A more serious consideration for camera visibility comes from a trauma perspective. People who have experienced or who are currently experiencing traumatic situations may prefer that their cameras remain off for a number of reasons, from the desire not to look at themselves consistently (it can be hard, particularly for children) or from a need to hide what is happening at home. Essentially, we don’t know enough about a person’s situation to assume that we can enforce that cameras be on.

So then the question becomes, what can we do to engage students that we can’t see?  Here are a few ideas:

Try and contact families to have a conversation about the student’s pandemic experience, and to establish the best means of staying in touch (phone, email, Google voice, and so forth). If students are still unreachable, ask for help from school counselors or case managers.

Use polls and surveys to gather voice feedback from students on a regular basis on a wide range of topics, from class content to ideas about remaining engaged. Asking for students’ opinions about how class is going gives teachers valuable information about next steps.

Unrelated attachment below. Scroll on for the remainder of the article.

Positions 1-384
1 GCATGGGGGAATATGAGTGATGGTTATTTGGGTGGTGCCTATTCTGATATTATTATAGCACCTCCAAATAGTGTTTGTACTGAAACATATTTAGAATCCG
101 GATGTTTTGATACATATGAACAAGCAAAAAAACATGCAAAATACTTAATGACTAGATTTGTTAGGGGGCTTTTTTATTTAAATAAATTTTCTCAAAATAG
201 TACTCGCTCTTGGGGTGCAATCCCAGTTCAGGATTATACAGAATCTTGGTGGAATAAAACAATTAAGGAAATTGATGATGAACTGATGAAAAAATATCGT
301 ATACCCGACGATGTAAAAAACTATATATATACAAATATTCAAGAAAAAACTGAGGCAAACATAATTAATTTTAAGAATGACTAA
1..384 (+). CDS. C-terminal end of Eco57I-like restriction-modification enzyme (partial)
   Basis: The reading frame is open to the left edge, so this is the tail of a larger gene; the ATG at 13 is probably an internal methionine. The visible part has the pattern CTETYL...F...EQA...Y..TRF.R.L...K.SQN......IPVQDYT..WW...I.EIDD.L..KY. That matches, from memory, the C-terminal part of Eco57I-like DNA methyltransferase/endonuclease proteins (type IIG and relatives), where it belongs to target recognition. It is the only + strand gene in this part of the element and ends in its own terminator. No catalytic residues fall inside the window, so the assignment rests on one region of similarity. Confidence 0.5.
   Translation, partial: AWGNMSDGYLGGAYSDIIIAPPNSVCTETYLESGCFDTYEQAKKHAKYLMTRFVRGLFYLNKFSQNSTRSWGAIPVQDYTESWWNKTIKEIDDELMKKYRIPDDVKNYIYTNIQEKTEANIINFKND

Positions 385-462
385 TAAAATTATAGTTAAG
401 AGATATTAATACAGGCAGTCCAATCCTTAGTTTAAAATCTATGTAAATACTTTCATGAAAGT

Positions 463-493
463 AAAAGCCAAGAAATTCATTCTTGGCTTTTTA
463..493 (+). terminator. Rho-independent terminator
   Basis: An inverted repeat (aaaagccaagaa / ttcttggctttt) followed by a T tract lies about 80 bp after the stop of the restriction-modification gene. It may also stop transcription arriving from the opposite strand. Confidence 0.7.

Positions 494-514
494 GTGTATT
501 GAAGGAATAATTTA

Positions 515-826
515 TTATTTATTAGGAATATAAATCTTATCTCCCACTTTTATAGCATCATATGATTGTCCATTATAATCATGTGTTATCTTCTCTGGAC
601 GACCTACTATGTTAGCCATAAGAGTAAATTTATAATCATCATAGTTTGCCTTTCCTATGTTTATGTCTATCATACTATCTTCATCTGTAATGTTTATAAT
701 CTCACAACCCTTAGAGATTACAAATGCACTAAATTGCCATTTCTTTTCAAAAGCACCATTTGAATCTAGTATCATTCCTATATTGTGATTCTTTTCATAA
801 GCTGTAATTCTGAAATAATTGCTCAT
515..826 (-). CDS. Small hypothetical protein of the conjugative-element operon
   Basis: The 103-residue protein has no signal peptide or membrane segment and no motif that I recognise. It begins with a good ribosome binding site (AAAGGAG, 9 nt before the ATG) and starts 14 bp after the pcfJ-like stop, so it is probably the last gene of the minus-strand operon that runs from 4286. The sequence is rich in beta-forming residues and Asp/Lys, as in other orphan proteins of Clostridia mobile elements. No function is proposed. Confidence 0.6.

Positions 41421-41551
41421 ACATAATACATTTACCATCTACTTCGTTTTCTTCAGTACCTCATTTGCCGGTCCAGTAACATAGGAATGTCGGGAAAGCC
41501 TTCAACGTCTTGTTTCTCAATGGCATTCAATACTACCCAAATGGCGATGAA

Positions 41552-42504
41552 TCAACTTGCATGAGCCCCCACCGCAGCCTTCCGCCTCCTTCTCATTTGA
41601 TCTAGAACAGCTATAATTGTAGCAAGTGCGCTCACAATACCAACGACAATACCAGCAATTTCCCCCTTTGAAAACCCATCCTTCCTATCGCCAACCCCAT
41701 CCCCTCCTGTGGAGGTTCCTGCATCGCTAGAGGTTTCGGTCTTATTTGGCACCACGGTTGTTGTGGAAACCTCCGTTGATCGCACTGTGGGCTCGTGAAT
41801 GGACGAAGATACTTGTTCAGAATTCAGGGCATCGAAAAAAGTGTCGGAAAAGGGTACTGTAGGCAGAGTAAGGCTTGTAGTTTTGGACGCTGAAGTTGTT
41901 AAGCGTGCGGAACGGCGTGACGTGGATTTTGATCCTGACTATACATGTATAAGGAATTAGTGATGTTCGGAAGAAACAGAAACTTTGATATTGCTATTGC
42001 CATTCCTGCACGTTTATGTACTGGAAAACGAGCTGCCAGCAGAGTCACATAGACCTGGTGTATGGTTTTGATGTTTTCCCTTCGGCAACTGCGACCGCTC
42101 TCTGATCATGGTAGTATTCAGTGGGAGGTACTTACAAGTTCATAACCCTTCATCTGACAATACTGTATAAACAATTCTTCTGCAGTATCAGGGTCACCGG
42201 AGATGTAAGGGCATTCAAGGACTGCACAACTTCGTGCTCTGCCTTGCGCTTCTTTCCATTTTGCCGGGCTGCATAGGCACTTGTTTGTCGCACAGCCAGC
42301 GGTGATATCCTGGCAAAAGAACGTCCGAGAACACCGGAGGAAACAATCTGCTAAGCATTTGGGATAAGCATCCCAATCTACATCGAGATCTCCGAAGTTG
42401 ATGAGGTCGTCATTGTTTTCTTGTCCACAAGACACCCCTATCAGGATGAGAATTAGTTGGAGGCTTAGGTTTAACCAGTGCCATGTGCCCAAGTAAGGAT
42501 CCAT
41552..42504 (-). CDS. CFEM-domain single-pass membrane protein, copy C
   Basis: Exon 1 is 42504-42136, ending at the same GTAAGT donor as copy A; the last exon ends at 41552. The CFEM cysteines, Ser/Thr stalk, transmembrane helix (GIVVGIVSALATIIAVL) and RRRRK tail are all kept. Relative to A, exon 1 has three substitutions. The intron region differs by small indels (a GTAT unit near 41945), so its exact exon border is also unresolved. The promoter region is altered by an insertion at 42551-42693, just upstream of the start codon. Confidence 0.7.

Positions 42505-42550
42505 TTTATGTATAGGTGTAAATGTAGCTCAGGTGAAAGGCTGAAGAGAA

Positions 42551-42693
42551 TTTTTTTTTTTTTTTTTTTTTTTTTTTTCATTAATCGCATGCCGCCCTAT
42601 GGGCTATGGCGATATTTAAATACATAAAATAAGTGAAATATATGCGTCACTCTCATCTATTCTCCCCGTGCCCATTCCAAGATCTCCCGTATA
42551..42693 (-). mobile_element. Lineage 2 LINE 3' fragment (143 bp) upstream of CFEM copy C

Encourage students to share thoughts outside of class content to help them be more comfortable in the space. For example, expressing one grateful thought each day or even sharing one word in the chat that describes a current state of mind is an activity that can take place with or without a camera.

In a virtual learning world, many students are feeling tacit permission from adults to be invisible; counter that by focusing on individual students. During class, allow time for providing feedback on an assignment to each student while others work, or follow up with individual students after class on a regular rotating schedule. If kids know we care about them, they will be more invested in letting us know they are with us.

Dear Teacher’s Lounge,

As I plan for this year, I can’t help worrying about what grading kids will look like. Last semester we pretty much got rid of grades in those last months of school, but now my district says we are going to assign grades again. How can I be fair about grading kids at a distance? What are some strategies I can try that would be fair to the kids, especially the ones who have a hard time even coming to my virtual classroom?

                                                                                                                           ~Grading Guru (not)

Dear Guru,